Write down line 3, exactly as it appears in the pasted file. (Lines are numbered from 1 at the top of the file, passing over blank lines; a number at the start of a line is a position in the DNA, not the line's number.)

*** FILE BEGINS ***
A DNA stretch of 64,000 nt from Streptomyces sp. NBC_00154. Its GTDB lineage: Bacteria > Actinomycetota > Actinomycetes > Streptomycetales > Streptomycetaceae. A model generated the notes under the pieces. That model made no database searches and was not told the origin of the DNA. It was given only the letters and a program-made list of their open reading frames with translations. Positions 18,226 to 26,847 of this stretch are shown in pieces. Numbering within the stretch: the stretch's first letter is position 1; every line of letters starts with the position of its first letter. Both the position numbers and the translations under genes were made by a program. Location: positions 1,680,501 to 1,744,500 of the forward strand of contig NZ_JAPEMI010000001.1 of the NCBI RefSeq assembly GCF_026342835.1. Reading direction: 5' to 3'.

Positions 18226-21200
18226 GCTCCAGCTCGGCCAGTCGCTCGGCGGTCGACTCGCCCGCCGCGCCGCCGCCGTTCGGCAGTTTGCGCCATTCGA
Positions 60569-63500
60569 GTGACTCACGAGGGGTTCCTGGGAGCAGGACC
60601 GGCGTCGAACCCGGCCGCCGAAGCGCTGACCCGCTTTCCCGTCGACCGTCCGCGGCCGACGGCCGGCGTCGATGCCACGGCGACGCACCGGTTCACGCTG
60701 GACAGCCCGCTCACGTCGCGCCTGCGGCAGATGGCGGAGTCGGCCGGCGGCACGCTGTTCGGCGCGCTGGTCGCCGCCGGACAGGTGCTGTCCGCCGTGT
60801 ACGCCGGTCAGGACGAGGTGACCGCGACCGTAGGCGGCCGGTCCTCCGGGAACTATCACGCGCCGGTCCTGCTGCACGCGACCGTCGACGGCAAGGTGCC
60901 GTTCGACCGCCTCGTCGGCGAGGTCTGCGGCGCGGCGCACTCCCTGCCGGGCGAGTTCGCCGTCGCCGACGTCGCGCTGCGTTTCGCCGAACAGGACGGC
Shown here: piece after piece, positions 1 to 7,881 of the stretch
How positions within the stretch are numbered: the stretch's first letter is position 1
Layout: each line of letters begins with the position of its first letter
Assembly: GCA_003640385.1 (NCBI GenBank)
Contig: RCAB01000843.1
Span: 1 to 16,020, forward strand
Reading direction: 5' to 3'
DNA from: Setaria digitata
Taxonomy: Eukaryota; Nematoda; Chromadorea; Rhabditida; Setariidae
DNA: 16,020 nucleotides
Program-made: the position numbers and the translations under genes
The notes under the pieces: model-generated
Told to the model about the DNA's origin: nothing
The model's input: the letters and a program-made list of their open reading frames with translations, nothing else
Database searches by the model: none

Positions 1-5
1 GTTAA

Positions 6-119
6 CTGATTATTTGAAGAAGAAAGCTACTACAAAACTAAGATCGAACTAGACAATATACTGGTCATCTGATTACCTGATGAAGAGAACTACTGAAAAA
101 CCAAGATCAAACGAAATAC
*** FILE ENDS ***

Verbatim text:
18226 GCTCCAGCTCGGCCAGTCGCTCGGCGGTCGACTCGCCCGCCGCGCCGCCGCCGTTCGGCAGTTTGCGCCATTCGA